Review: 2nd Gen Mini-ITX - VIA EPIA-M9000

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As there was no time to scour out a case or build something like the Breadbox PC for this board, an open system was temporarily assembled on a piece of scrap plywood. The system is shown below.

Test System Details

VIA EPIA-M9000 Mini-ITX integrated motherboard
256 MB DDR266 SDRAM Slot for only one strip
Seagate Barracuda IV 40G Our reference quiet hard drive
Toshiba SD1502 DVD-ROM Drive
Nexus NX-3000 Quiet ATX/PS2 PSU
Windows XP Pro SP1 with all patches
Samsung 955DF monitor 19" flat screen CRT monitor
PowerDVD XP 4.0 DVD playback software
Cable Internet access As part of 10/100 network

Installation of Windows went smoothly, with no significant glitches or problems. The system was quickly inserted into the home office network, which provides broadband Internet access via a shared cable modem.

General Computing

Boot time with Windows XP was respectable, coming in at 40~42 seconds. Power down only took 8~9 seconds.

Performance for general computing is fine. Subjectively, web browsing, email, and MS Office applications all worked smoothly without any serious loss in speed compared to two conventional systems: an AMD XP1600+ and a P4-2.2G system. No, it isn't the equal of those faster systems in all processes. Image manipulations generally took a longer than I am used to with most applications; the EPIA M is not the ideal platform for large image content creation. Smaller images (for the web, for example) were no trouble, however.

As VIA's primary target market for the EPIA-M9000 is the home multimedia entertainment PC, I focused more on its video / audio playback capabilities.

Good Quality Audio

With playback of CDs, WAV files and MP3s using Windows Media Player and Real Player, there is little to complain about in the EPIA-M9000. The sound quality is as good as with the higher power systems on hand. There are no pops or crackles in normal play.

Only if the audio output circuitry is overloaded (with too high a volume setting, bass boost or extreme special effects) does extraneous noise become a factor. This occurs only at very high levels and may have been specific to my setup. The clipping distortion of the onboard analog amplifier can become audible when pushed to extremes, so take a bit of care to ensure that the gain on the PC audio software controls is not set too high. This is common to all PC-based audio systems, however. For high quality multi-channel playback of movies, a separate surround-sound amplifier / speaker system is recommended with any multimedia PC.

Audio was a source of some problems with the original EPIA. (See Mauriet's lament.) After making the Breadbox PC and playing with it for a while, I came to the same conclusion. There seem to be too many digital artifacts in the form of pops and crackles, regardless of signal source. The EPIA-M with the CLE266 chipset fixes that.

Excellent DVD Playback

Playing several DVD movies on the 19" monitor using PowerDVD XP 4.0, I was impressed with the detailed imagery and smooth playback. There were no dropped frames, and the 30 frames per second performance remained constant throughout the extended use period. The sound quality was also excellent through a separate stereo (2-channel) hi-fi amplifier / speaker system. I do not have a Dolby surround sound system, so this aspect of performance could not be checked.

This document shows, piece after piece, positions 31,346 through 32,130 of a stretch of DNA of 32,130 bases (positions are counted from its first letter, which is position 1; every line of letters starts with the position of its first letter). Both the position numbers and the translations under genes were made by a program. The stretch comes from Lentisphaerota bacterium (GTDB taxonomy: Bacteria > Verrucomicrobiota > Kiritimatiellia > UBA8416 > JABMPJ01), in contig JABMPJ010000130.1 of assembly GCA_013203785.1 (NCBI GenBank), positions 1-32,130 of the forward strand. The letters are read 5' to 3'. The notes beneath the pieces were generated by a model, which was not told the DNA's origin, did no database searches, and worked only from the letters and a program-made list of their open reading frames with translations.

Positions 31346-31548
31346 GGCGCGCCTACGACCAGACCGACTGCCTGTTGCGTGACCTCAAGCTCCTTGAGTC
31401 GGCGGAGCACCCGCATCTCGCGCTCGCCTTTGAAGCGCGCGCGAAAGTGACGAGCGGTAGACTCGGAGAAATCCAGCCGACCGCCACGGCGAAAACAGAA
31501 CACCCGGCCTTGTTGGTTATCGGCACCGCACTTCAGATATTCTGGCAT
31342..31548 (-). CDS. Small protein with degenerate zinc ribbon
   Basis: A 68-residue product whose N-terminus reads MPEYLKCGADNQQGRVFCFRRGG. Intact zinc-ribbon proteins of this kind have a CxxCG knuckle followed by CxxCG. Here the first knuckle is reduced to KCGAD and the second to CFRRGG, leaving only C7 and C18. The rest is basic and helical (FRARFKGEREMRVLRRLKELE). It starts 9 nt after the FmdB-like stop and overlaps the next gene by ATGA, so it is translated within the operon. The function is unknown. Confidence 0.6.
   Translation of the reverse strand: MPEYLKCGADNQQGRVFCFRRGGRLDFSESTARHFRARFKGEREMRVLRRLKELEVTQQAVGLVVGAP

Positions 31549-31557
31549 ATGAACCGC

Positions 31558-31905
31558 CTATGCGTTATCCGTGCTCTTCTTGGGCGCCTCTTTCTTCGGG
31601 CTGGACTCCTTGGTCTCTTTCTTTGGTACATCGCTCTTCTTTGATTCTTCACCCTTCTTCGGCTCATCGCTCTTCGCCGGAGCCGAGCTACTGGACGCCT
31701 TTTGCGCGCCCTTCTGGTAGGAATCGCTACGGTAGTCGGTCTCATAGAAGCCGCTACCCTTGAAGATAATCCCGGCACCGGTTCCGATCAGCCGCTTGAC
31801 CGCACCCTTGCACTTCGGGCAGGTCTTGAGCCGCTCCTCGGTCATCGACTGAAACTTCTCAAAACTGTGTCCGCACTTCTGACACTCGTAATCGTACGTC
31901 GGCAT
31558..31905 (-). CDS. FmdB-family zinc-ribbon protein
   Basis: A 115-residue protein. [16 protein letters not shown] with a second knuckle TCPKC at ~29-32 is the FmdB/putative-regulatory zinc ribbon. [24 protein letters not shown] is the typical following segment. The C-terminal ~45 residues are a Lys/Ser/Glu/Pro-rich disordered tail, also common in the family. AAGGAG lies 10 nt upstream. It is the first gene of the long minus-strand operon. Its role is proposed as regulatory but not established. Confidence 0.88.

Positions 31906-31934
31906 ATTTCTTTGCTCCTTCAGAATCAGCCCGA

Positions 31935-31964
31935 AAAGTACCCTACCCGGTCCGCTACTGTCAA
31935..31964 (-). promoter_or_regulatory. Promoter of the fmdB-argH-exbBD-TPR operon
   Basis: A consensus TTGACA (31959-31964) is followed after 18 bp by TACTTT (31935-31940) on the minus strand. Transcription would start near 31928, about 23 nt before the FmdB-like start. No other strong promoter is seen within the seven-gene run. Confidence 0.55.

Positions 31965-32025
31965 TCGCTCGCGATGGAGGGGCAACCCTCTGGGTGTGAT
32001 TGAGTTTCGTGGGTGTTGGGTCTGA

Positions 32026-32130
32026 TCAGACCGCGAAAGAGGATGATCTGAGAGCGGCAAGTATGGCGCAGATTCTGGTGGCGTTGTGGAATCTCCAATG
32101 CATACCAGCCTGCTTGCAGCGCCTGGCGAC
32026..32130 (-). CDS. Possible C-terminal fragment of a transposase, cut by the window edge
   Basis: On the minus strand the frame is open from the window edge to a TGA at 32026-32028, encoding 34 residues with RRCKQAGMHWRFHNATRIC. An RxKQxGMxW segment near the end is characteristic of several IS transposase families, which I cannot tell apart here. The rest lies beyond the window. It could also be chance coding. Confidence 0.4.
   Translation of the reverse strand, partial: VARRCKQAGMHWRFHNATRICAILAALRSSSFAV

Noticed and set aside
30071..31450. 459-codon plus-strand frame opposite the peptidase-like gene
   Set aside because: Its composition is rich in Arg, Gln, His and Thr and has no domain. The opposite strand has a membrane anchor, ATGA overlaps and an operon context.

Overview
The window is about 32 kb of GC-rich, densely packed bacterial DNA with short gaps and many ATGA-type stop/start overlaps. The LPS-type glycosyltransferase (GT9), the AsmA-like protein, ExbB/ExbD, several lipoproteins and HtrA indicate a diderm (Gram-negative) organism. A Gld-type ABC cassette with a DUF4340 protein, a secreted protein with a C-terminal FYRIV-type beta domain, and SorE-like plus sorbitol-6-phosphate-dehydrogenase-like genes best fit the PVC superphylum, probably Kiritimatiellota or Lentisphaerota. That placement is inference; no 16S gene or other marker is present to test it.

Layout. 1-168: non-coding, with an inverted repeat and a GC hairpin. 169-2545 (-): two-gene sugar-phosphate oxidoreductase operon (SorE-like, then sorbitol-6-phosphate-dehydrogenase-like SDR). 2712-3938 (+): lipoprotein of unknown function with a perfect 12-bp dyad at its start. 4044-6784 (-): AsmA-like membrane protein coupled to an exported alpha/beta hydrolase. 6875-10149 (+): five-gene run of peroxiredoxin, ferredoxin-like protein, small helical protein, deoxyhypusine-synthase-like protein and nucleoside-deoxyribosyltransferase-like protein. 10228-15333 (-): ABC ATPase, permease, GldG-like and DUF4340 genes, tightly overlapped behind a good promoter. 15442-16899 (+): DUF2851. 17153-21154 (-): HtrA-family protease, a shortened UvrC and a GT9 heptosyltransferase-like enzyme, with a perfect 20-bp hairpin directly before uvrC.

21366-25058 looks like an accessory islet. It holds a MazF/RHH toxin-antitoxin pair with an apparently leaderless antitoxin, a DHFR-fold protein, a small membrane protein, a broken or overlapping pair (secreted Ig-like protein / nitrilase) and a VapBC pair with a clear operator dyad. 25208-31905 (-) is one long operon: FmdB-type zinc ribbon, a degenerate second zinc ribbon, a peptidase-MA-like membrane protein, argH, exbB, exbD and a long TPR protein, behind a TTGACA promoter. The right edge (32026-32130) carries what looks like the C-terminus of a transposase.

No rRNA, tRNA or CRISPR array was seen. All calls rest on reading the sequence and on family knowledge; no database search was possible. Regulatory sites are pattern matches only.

There was only one anomaly: using headphones on the Dolby surround headphone setting with Power DVD caused frame rate to suffer, with stuttering making playback unwatchable. All other audio setting were perfectly fine.

CPU utilization during DVD movie playback ranged 51~79% for the small handful of movies tried. This is considerably higher than the 22~35% CPU utilization obtained with the P4-2.2 system (with Matrox 550 AGP video card) but the comparison is only significant if you plan to multitask while watching a movie. That's not something I imagine most people want to do. It is not exactly a pleasant way to immerse yourself in the magic of a good movie.

The overall DVD playback performance is definitely a step up from the EPIA 5000, which suffers the odd dropped frame, occasional stutter and sometimes less-than-perfect audio reproduction. The EPIA-M9000 exhibits none of these problems.

Other Video Sources

In my view, these sources are of lesser importance than DVD because the typical resolution available is limited by the source. It is a veritable alphabet soup for digital video formats and software, but DivX, a version of MPEG-4, is tis becoming the most widely accepted standard, much like MP3 for audio. The quality of the few DivX movie trailers I have seen is impressive. Having little experience with Divx, I cannot say the testing is professional or conclusive.

Some movie trailers and music videos in a number of different format were downloaded to play on the EPIA-M9000 as well as the XP and the P4 systems mentioned above. The only authoritative conclusion that can be drawn is that with high quality encoding, the EPIA-M9000 is about equal in quality to either of the other systems. The Divx trailers (one of Warcraft III, the game, in particular) are generally very high quality and comparable to DVDs. With poor quality encoding, all there systems fared poorly.

CPU utilization with Divx files ran 85~100%, compared with about 40~50% for the AMD and Intel Systems. Again, this may be a factor if you multitask with other applications while watching a Divx movie, but it seems an unlikely thing to do.

TV Hookup